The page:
Murder threats stir fears among Protestants in Turkey’s Malatya
Latest allegations that a member of a Protestant church in Turkey’s eastern Malatya province was approached by a young man saying he had been asked to murder three members of the church, led to renewed fears among the local Christian community, reminding them the brutal killings of another three Christians, two Turks and a German, back in 2007.
On Aug. 25, a young man named Tolgahan A. told Vedat Serin, a representative of the Salvation Churches Association that JITEM (Gendarmerie intelligence and anti-terror unit) members and some soldiers offered him “whatever he wants” if he kills Serin, Ihsan Ozbek, the head of the association and Timothy Wesley Stone, a member of the community who used to live in the province, according to a criminal complaint submitted to Malatya Chief Public Prosecutor's Office.
Tolgahan A. told Serin that he was the former head of the Grey Wolves in Malatya, an ultra-nationalist youth group affiliated to the far-right Nationalist Movement Party (MHP), the coalition partner of Turkish President Recep Tayyip Erdogan.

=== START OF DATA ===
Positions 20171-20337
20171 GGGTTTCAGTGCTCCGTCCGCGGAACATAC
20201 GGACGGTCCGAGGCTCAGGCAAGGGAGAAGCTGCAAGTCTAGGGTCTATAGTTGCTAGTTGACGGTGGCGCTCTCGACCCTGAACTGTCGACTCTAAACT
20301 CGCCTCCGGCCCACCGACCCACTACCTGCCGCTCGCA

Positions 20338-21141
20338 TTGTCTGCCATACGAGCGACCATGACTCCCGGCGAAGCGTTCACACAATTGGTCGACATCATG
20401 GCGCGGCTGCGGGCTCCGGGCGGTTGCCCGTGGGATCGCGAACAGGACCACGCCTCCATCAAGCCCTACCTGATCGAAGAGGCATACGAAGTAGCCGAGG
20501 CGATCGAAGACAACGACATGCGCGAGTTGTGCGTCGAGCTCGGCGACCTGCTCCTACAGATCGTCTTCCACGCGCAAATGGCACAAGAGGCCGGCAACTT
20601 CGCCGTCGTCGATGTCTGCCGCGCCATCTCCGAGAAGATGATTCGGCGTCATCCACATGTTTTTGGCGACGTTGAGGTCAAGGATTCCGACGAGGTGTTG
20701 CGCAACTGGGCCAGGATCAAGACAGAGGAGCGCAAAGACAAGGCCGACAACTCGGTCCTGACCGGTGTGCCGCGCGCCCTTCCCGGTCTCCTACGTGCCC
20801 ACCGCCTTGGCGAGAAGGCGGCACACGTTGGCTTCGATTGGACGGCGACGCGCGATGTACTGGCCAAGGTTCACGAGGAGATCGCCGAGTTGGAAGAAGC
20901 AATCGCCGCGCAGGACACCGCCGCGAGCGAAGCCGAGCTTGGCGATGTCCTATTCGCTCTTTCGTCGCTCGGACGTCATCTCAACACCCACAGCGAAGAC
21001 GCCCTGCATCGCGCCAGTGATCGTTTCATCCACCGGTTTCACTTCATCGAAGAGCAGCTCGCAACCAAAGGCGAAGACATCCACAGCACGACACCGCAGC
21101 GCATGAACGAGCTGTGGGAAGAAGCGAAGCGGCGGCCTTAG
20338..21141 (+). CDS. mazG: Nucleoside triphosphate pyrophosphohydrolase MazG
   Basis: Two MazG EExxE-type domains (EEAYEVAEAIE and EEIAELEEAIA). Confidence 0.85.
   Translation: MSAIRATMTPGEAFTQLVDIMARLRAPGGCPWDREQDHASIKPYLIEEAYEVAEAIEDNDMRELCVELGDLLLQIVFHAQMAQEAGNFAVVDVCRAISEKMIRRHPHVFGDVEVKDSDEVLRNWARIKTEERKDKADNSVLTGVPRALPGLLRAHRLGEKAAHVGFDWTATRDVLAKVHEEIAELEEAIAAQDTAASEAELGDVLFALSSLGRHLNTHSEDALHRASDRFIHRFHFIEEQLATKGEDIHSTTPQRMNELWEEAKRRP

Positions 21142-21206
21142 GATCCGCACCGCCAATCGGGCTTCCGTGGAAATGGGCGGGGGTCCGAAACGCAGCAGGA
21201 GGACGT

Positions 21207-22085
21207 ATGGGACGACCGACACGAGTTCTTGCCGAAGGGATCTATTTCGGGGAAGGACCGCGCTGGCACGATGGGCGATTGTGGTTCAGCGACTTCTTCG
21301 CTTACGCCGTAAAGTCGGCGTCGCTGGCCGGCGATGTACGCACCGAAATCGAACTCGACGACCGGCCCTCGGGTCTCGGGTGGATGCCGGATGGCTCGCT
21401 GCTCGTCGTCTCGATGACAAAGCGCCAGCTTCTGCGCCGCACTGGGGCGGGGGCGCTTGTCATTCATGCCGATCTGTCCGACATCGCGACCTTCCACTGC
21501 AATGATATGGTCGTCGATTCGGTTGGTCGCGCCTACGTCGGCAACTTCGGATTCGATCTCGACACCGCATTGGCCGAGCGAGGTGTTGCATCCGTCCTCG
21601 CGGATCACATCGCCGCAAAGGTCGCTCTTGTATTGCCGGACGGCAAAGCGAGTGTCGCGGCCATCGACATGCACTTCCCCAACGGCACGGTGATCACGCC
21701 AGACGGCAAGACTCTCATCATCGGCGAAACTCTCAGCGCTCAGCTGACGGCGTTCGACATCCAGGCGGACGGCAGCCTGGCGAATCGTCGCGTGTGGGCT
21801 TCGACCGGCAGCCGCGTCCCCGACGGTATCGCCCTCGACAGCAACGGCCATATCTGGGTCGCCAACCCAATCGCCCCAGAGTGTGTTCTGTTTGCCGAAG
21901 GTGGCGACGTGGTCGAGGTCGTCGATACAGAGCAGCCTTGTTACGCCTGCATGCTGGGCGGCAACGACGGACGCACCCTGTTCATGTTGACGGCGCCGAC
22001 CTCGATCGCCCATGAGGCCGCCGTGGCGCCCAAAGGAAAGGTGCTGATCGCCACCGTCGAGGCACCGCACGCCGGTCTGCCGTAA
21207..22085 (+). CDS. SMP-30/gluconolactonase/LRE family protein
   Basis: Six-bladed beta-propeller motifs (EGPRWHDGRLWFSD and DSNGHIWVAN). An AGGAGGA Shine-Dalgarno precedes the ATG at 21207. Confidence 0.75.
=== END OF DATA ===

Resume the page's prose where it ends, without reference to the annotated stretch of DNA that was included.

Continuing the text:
Tolgahan A. also said that these people gave him a gun and sent him to the church with a friend, but when they saw a child inside, they stepped back, according to the indictment, Halk TV’s Ismail Saymaz said in an article published on Thursday.
On April 18, 2007, Emre Gunaydin, Cuma Ozdemir, Salih Gurler, Abuzer Yildirim and Hamit Ceker, raided the Zirve publishing house in Malatya and tortured and killed Ugur Yuksel, Necati Aydin and Tilman Geske by cutting their throats.
Although the group of five were caught red-handed, the trial over the case failed to progress until 2016, due to alleged connections to a deep-state conspiracy. On Sept.28, 2016, a Malatya court sentenced five perpetrators to life in prison.
“I am thankful that I did not shame my country or cause any embarrassment,” Emre Gunaydin who was believed to be the leader of the perpetrators, told behind the Court.
According to the indictment, Tolgahan A. told Serin that he also went to talk to Gunaydin’s father over the issue. Father Mustafa Gunaydin told him not to do it, Tolgahan A. said. “They used my son,” Gunaydin cried.
In his social media posts, posing with guns, Tolgahan A. had repeatedly called for “justice” for Emre Gunaydin, blaming Gulen Movement for Zirve publishing house murders, Ismail Saymaz said.
Turkey accuses Gulen Movement, led by Islamic cleric Fetullah Gulen for orchestrating the failed coup of July 2016 to overthrow the government. Gulen, living in self-imposed exile in the United States, denies the accusations.